SA: A 'Plan B' type of country

On so many levels it has probably been a year worth forgetting. At the time of writing, global leaders were battling to thrash out a deal on climate change in the Peruvian capital, Lima. In far off Australia, several people were being taken hostage in a Sydney café and no one is any closer to finding out what happened to the ill-fated Malaysian airlines flight MH370 and the shooting down of flight MH17 over the Ukraine has brought more questions than answers and a tragic loss of life.

Ebola continues to pose a threat in parts of West Africa and 11 families still await the repatriation of the bodies of loved ones from Nigeria after the collapse of TB Joshua's fundamentalist church in Lagos.

For many of these families closure will never come. In the United States the conversation about race stumbles along incoherently. 2014 will be remembered for Ferguson and Eric Garner.

And here in South Africa, we have had our fair share of that which we would rather forget. Our own conversations about race were played out in ways which were both inexplicable ('has-been South African singer sues puppet') or the three separate incidents in Cape Town where black people were victims of racist attacks. And we understand then how far we have yet to travel before we see each other as fully human and deserving of the same rights and privileges. But incidents such as a young white man urinating on a black man don't simply happen out of nowhere and we wonder afresh how we can deal with the structural racism that creates the inequality and indignity across our land? In Cape Town itself this plays out in a variety of subtle and complicated ways and sometimes not so subtle ways. The sanitation crisis we find ourselves is one such example of structural indignity, one might say.

On the party political front, our levels of debate seem to have sunk ever lower as we watched Parliament descend into chaos in August and November, with all so-called protocol being thrown out of the window.

Post elections, the ANC has felt the pressure from a more united, brazen opposition and has looked frankly, at sea and insecure.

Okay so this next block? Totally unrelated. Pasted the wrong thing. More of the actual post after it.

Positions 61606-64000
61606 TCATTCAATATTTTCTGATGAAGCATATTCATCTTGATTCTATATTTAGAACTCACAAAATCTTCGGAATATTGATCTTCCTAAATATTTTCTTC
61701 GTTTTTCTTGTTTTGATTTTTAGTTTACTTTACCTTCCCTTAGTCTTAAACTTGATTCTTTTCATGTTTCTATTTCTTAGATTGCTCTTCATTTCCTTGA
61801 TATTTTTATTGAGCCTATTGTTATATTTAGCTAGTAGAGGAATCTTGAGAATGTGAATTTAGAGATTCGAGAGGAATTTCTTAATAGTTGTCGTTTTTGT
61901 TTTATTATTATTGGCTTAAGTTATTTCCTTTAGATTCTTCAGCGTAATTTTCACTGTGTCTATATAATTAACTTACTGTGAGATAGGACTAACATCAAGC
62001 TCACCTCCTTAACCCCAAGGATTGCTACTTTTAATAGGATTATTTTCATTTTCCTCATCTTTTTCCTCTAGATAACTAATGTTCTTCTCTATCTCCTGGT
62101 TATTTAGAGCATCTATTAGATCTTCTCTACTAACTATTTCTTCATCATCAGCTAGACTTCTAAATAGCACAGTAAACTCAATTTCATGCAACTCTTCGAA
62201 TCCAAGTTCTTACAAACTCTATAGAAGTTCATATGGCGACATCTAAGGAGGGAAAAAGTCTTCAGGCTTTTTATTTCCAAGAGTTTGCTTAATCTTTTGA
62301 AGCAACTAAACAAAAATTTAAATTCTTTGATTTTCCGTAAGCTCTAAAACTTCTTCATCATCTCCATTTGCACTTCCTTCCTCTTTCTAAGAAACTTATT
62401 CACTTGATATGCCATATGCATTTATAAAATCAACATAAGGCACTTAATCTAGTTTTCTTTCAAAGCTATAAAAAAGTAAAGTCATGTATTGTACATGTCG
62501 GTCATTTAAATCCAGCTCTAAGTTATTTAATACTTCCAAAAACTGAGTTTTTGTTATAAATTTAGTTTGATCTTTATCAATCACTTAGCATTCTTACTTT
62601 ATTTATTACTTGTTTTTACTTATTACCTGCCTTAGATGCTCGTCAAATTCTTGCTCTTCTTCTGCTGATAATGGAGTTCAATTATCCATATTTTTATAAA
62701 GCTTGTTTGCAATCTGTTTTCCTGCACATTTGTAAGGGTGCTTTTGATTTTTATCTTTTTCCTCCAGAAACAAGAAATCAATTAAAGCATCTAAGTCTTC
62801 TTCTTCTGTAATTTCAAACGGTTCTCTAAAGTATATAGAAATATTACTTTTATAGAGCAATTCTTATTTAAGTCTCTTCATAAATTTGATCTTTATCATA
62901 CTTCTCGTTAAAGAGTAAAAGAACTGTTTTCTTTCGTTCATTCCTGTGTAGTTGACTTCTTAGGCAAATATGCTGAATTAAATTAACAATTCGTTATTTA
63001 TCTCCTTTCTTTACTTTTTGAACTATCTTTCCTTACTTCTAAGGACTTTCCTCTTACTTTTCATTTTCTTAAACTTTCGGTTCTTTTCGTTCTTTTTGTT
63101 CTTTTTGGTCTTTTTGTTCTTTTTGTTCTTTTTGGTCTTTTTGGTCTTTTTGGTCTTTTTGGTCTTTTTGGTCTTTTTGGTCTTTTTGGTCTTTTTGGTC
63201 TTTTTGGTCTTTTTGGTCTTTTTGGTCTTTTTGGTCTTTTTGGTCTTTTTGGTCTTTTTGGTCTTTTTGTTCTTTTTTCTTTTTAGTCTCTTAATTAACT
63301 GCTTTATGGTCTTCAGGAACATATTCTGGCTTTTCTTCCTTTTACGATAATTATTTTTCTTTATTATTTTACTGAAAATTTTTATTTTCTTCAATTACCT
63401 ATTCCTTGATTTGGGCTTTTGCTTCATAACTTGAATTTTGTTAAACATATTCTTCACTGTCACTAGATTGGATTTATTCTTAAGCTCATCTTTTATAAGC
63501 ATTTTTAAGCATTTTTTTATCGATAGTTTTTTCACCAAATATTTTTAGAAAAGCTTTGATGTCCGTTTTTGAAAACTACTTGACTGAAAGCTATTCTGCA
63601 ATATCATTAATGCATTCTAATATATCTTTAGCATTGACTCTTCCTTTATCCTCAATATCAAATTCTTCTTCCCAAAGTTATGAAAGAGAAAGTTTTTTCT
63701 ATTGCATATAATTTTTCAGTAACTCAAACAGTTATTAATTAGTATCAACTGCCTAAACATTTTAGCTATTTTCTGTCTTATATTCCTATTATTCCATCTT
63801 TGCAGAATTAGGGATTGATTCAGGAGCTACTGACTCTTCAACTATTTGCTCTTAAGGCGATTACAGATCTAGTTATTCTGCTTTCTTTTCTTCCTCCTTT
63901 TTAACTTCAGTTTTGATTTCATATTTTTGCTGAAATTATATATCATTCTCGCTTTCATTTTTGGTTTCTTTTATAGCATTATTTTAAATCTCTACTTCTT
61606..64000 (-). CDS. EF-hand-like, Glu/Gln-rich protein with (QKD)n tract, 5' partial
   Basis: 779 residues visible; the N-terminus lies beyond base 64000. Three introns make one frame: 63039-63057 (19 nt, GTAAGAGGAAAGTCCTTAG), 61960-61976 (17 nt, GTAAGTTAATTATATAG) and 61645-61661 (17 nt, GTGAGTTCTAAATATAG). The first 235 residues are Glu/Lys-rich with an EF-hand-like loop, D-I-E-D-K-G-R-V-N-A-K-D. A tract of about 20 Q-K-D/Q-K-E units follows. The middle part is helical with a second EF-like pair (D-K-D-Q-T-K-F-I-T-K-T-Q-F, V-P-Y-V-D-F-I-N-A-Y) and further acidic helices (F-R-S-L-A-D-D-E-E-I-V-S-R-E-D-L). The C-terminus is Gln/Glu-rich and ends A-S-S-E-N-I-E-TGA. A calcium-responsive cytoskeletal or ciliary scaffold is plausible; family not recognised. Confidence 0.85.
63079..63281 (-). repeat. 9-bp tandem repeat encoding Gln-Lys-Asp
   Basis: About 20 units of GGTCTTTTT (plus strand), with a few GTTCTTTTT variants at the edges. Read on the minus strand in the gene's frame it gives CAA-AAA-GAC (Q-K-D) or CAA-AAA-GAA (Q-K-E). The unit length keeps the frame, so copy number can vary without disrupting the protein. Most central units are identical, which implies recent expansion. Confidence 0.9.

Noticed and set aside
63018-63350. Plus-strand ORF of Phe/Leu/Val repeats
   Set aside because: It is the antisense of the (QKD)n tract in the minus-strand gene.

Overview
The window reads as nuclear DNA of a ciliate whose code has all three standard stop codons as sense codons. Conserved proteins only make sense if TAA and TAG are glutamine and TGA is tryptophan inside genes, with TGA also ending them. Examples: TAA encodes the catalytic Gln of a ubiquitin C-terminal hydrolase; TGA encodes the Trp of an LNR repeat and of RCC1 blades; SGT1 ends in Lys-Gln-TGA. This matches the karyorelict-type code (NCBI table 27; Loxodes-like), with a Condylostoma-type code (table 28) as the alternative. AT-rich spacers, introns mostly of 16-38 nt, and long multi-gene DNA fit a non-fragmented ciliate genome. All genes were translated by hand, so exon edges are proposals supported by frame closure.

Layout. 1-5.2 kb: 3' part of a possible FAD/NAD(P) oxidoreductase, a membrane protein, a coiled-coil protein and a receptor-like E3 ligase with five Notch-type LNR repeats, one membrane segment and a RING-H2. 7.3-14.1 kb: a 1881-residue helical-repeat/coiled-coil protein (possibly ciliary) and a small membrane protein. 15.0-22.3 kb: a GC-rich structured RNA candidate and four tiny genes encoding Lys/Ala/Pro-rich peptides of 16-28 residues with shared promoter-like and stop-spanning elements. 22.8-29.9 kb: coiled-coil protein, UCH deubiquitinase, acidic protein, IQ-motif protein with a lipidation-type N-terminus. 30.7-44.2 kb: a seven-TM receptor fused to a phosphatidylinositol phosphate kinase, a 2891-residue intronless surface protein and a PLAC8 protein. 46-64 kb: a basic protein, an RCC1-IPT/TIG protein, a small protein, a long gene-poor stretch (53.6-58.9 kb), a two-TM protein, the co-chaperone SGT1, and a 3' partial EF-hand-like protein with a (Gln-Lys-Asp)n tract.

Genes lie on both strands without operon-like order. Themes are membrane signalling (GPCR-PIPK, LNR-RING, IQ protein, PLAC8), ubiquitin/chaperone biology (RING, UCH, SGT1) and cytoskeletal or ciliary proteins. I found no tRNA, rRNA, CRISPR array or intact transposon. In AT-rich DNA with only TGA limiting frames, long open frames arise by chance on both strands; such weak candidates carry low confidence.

As EFF leader Julius Malema calls President Zuma a 'thief of note' in his address to the EFF People's Assembly, we cannot help but cast our minds back to the Nkandla saga which shows, at the very least, our president's inability to account for the spending of public money and how very comfortable he is with excess and largesse. The ANC in Parliament went to extreme lengths to protect the president's actions from any scrutiny while minions and bureaucrats will no doubt have to shoulder the blame. At the centre of the fight for accountability is Thuli Madonsela, the Public Protector. The ANC spared her nothing as they sought to protect the networks of patronage that Zuma represents. And with the attacks on her office, came a further undermining of the rule of law. Yet, Madonsela has stood brave and firm and one senses that the Nkandla issue may well cause an eventual unraveling for President Zuma which he did not predict.

So it's been that sort of year in South Africa; a year of little progress on the economic and social development front, constant threats of further ratings agency downgrades, an electricity crisis we are being encouraged to blame on apartheid and call a 'challenge' not a 'crisis'. It has been a year in which those in power preferred secrecy to openness despite Jacob Zuma's rather contradictory comments as chair of the Open Government Partnership. The controversial Protection of State Information Bill, or 'Secrecy Bill' sits in the president's tray, unsigned. The year has also been marked by attempts to silence those whose voices cause discomfort - and this has not only been a hallmark of parts of the state but also of some corporate institutions who believe their fortunes are tied to the ANC. The idea of 'one truth' and 'one voice' instead of a diversity of voices and opinions is one that threatens our democracy in ways that perhaps we do not yet fully understand.